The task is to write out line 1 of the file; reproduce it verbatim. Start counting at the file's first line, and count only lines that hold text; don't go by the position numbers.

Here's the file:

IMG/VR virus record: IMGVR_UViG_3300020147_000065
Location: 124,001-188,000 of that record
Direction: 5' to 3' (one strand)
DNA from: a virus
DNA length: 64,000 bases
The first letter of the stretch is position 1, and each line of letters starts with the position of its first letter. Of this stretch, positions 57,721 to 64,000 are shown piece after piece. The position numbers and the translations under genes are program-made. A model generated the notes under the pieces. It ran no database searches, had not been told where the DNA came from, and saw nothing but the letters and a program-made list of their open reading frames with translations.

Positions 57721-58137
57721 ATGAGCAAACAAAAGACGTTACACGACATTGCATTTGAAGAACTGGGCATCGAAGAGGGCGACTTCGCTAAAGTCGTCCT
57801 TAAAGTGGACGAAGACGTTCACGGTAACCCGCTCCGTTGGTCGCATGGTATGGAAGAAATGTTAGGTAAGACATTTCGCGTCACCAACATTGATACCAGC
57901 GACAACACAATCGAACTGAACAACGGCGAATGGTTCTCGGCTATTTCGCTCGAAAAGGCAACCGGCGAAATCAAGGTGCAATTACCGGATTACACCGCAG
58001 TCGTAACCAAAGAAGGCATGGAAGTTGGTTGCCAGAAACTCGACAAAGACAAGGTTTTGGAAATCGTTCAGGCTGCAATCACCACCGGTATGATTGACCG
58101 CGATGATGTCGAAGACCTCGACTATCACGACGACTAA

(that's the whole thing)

IMG/VR virus record: IMGVR_UViG_3300020147_000065